One may be surprised to learn that Yukichi Fukuzawa, one of the leading educators of the Meiji Era and the founder of Keio University, was a relative of Sueji Yamada, a founder of The Japan Times. But they shared more than kinship. Living in the turbulent times of the Meiji Restoration, both experienced the huge gap between Western cultures and traditional Japanese society.
This year marks the 150th anniversary of the publication of "Gakumon no Susume" ("An Encouragement of Learning"), one of Fukuzawa's most influential books, in an era when Japan had just opened itself to the world after a long isolationist policy under the Tokugawa shogunate (1603-1867). Fukuzawa, whose portrait has been on the ¥10,000 bill since 1984, wrote in the book that "heaven, it is said, does not create one man above or below another man," which had a significant impact on the Japanese people of the time.
He also wrote that all people are born equal, and that what makes the difference between a wise man and a fool is whether a person learns or not. We should not be satisfied with simply having a good family and a good life — we must always strive to create a better society. For that purpose, we need to keep on learning, he said. Although Japan had taken its first steps as a modern society, it was still controlled by a small number of privileged people. Fukuzawa believed Keio University's mission was educating people who could learn by themselves and guide all of society in the right direction to build a better country.
When "Gakumon no Susume" was first published in 1872, it became a big hit. The book was later serialized, and the last volume was the 17th, published in 1876. The overall sales of the bestseller reached 3.4 million copies in total.
The Japan Times, the oldest English newspaper in Japan, was founded in 1897 and often reported about Fukuzawa's role in the country and about Keio University, which he had established in 1858.
On Oct. 31, 1922, the newspaper featured an article on Fukuzawa's possible role in forming the modern educational system promulgated in 1872. Kumaji Yoshida, a professor at the University of Tokyo and an educationist from the Meiji to Showa eras, wrote that one could reasonably say Fukuzawa's study in the United States and Europe as a member of a government mission had affected the new educational system, because the idea driving the educational reform was identical to the core of "Gakumon no Susume" — that whether people achieve success or not depends on their education. Yoshida quoted the late Emperor Meiji as saying, "It is imperative for everyone to receive a sufficient education in order to enable people to develop their ability in all manner of work according to each one's talent." The article also said the Imperial Rescript announced in 1872 stated that "education shall be so diffused that there may not be a village with an ignorant family."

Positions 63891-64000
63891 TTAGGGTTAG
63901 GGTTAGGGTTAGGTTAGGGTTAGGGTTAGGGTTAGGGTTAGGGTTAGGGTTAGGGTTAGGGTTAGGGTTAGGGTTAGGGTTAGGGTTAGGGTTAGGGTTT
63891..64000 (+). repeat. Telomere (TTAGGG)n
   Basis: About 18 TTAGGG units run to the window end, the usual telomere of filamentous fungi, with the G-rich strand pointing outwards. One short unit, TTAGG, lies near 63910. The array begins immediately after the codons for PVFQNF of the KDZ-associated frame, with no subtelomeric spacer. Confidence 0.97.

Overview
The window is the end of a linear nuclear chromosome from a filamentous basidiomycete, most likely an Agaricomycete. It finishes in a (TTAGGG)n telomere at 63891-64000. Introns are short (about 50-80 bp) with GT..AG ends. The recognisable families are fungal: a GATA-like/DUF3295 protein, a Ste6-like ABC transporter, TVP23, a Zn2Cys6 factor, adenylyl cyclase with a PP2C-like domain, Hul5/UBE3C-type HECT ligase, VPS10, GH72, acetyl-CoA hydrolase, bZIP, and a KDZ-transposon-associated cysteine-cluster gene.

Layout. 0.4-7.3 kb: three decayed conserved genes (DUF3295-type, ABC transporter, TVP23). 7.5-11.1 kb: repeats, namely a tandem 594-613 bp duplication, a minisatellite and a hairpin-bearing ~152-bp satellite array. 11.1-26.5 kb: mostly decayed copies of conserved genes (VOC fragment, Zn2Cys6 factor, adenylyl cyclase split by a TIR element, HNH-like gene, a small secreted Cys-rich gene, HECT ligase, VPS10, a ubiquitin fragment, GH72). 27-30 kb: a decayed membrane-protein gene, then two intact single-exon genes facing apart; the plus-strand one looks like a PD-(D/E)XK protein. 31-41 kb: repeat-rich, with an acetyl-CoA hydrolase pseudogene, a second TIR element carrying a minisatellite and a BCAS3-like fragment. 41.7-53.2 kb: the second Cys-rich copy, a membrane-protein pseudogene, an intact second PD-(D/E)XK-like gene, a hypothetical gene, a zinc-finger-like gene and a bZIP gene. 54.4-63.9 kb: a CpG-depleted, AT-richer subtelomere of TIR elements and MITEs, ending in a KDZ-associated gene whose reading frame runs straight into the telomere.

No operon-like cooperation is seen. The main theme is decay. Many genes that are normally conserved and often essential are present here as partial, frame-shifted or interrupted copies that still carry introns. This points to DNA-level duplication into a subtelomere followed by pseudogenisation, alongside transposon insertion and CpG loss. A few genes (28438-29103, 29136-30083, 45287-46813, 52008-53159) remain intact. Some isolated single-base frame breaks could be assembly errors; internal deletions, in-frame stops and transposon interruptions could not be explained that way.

On Nov. 8, 1958, The Japan Times published articles on Keio University's 100th anniversary. In one of them, Carmen Blacker, a Japan expert at University of Cambridge, wrote about Fukuzawa's motives behind the "enlightenment" movement, which called for Japan's societal transformation in the early Meiji Era. According to Blacker, "enlightenment" meant urging Japanese people to "rethink, in the light of the new Western knowledge, the whole of their traditionary way of thought."
Blacker said Fukuzawa believed that in the new age, he could not advocate the values behind the hierarchical feudal system. "They must be replaced by a new set of values, which would incorporate what Fukuzawa considered to be the two most important features of Western civilization lacking in Japan — namely, Jitsugaku, i.e. science and the 'spirit of independence,'" she wrote.
Fukuzawa devoted his life to the huge task of "enlightening" or "civilizing" the Japanese people. His writings from the 1860s covered diverse topics because the task of "enlightening" them was not just about teaching them new facts, but also providing a completely new worldview, Blacker wrote.
On Oct. 19, 1954, The Japan Times featured three pioneers in the Meiji Era — Hirobumi Ito, Eiichi Shibusawa and Fukuzawa — as "foster fathers" to the newspaper. The story said Fukuzawa was "the man who raised the necessary funds to put The Japan Times into operation." It also said Ito, the father of modern Japanese parliamentary government, financed in 1890 a tour by Sueharu Zumoto, who was then his private secretary and later became the first editor-in-chief of The Japan Times, to inspect newspaper facilities in Europe and the United States. Shibusawa, the father of modern Japanese finance and commerce, founded the Kokusai News Agency to promote global understanding of Japan, which was later merged with The Japan Times in 1914.
It has been a century and a half since "Gakumon no Susume" was published. But even now, what he called for in the book — that it is important to keep on learning — remains true in our rapidly changing society.